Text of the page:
By Mary Dickie
April 15, 2019 – Pregnant women with addiction issues often face barriers like poverty, insecure housing and violence on top of the health risks of substance use. To make matters worse, they can be reluctant to seek out the medical care they need, says Dr. Suzanne Turner, medical director of St. Michael’s Substance Use in Pregnancy clinic.
“The majority of women with a history of substance use don’t present for prenatal care, because they’re concerned about child protection services,” says Dr. Turner, whose team won St. Michael’s 2018 Values in Action social responsibility award for their work. “That’s a huge barrier, but if we can get them into the clinic, we tell them their health is first and foremost, and we have social workers working with child protection to ensure the best outcomes for everyone.”
The Substance Use in Pregnancy clinic and the Toronto Centre for Substance Use in Pregnancy (T-CUP) clinic at St. Joseph’s Health Centre each provide comprehensive, compassionate pre- and post-natal care without judgment. They are family medicine-based clinics, with physicians and nurses trained in obstetrics and addiction care supported by social workers, addiction counselors and related community organizations to provide integrated care for patients and their babies.
“The mums love coming to a family medicine clinic,” says Dr. Alice Ordean, medical director of T-CUP. “There’s no sign saying pregnant addicts come here. So they can sit in the waiting room with other mothers and feel like a normal person. And our appointments are longer, so we can problem solve for various issues in one visit.”
At the St. Michael’s clinic, housed in the St. James Town Health Centre, they don’t even need an appointment. “If a patient is staying at a shelter, they don’t have to call or get a referral, they can just come by,” says Dr. Turner. “We’ve reached a lot of women who’d never make it to an obstetrician’s office for a 9 a.m. appointment just by being flexible.”
“They know they can come for care, whether they’re using or not,” says Dr. Ordean. “And the earlier we can get them in, the better. Women who come in during the first trimester have better outcomes in terms of reduced substance use than women who show up later. But even by just getting prenatal care without stopping their addiction, they will have improved outcomes.”
Getting the patients to come to the clinics is only the first challenge the teams face. Enabling them to take their babies home and care for them is another —if that’s what they want.
“We’re trying to help patients meet their goal,” says Dr. Turner. “It’s important that we don’t make an assumption that the woman sitting in front of us wants to parent. She may want to consider adoption or a kinship arrangement, where a baby goes to a family member. If that’s what she wants, that’s what we try to achieve. But definitely a huge goal is to ensure that those women who want to parent can parent. If they do, we try to get very clear guidance from child protection about what things need to happen, so we can facilitate them, and we make sure there’s a plan in place, so no one is surprised at the end.”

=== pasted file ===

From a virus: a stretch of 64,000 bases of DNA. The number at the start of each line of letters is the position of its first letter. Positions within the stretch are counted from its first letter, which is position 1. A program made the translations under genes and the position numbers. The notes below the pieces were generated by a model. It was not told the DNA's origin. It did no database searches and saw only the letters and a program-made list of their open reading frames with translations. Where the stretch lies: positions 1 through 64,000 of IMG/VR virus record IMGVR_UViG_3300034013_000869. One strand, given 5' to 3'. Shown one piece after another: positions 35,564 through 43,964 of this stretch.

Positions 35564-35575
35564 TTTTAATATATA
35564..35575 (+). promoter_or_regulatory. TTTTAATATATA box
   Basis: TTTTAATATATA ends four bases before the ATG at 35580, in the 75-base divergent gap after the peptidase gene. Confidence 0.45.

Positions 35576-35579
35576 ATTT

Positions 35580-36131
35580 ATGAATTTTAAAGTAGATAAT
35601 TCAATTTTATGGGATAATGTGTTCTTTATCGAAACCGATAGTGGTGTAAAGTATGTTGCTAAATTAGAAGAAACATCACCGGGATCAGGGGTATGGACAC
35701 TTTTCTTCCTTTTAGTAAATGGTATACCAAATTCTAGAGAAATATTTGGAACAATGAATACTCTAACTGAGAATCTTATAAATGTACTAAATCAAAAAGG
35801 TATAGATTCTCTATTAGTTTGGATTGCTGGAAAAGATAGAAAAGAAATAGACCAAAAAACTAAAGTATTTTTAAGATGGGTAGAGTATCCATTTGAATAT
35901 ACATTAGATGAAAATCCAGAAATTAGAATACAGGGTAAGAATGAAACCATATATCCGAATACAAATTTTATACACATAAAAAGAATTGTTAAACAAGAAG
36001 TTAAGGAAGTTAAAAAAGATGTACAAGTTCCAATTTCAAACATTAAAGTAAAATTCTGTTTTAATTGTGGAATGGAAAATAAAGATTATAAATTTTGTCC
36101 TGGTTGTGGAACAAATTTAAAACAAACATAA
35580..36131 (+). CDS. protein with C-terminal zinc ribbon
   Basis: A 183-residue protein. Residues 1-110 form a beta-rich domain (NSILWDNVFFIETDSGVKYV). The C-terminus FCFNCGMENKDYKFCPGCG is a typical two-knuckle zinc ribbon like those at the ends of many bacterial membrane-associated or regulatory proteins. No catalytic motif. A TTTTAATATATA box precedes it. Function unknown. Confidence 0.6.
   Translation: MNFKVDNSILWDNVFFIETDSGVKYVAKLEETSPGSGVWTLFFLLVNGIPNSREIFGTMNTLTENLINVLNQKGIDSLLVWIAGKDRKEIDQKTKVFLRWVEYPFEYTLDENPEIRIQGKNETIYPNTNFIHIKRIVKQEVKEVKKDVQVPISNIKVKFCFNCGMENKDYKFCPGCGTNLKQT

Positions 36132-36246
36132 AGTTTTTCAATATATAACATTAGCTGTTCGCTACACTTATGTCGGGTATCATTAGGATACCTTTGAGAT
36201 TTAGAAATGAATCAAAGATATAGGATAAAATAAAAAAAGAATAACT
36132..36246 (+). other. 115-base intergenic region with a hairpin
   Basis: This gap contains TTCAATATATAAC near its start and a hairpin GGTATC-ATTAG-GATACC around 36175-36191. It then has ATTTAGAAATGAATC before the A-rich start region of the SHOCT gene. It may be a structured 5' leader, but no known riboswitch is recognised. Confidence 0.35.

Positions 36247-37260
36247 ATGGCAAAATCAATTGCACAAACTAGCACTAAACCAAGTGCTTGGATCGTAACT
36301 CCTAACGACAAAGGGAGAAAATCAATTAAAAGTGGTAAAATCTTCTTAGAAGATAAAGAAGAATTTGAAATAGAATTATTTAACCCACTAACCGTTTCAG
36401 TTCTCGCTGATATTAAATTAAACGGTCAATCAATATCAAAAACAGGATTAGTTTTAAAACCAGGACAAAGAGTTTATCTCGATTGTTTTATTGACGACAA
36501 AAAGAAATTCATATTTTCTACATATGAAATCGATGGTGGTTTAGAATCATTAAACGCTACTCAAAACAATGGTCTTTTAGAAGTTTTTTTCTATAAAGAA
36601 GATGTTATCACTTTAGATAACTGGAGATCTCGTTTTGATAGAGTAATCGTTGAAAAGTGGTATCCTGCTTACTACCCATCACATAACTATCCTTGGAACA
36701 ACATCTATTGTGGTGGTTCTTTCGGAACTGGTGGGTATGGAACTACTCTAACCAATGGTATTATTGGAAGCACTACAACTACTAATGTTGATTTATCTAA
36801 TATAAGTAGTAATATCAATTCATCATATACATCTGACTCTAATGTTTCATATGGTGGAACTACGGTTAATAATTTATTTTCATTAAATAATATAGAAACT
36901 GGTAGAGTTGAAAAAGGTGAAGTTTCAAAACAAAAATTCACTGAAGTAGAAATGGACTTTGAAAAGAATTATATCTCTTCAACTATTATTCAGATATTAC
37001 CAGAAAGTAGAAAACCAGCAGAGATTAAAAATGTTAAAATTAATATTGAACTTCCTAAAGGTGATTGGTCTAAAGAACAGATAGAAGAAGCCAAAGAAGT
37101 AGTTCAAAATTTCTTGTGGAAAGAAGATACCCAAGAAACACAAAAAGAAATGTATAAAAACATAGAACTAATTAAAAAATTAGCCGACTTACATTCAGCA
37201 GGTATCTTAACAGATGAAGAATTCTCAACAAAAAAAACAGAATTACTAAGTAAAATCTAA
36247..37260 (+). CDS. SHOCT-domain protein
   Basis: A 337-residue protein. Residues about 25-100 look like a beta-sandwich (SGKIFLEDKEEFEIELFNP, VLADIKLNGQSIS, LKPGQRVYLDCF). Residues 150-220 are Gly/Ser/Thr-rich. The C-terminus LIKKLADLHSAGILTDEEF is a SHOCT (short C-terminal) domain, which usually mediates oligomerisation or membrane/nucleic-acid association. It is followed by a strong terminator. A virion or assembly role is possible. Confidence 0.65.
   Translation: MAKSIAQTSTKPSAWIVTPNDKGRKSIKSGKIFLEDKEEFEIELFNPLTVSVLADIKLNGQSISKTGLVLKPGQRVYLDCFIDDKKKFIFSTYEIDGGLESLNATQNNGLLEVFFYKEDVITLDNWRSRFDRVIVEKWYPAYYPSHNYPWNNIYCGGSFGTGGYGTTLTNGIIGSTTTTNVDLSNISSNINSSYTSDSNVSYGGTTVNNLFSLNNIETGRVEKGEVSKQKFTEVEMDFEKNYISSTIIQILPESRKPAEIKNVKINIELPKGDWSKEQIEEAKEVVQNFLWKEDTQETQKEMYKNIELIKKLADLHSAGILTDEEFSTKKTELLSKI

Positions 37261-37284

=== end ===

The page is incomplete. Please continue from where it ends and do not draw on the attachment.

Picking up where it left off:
Dr. Turner points to the opiate crisis as another huge challenge, as the type of substances patients use have shifted over the years. “The severity of the addictions we’re seeing is significantly higher,” she says, “but the information we have about treating addictions in pregnancy is from the heroin era. It’s a different ball game to try and stabilize a pregnant woman who’s using fentanyl, because it’s 100 times more potent than heroin. But we’re trying to get the word out that this is not something they have to suffer with on their own, and that our treatments are good, they just need to work with us.”
And then there is the shortage of hospital beds for addictions care. “I’m constantly calling St. Michael’s to ask if we have a bed available to stabilize this woman, praying that we do,” says Dr. Turner. “And the medications we use can cause withdrawal in babies, so afterwards we’re looking at long stays in the nursery, which has impacts on the NICU as well as on the families.”
Still, the physicians know they’re creating long-term benefits as their clinics offer continued care after the birth. “I think we’re making a significant impact on both mother and baby—we improve the maternal health, and we obviously improve the child’s health,” says Dr. Ordean. “Some of my patients stay on with me for the long-term follow-up. I’ve been at St. Joseph’s for 18 years, and I have patients who’ve been with me for that whole period, so their kids are teenagers.”
“The benefit to being family physicians is that we’re in it for the long haul,” adds Dr. Turner. “Once you see me once, you’re stuck with me as long as you want me. So I have babies in my practice that I met when I first started, six years ago. We’re trying to provide the continuity of care that family medicine is really good at. It’s about building a relationship.”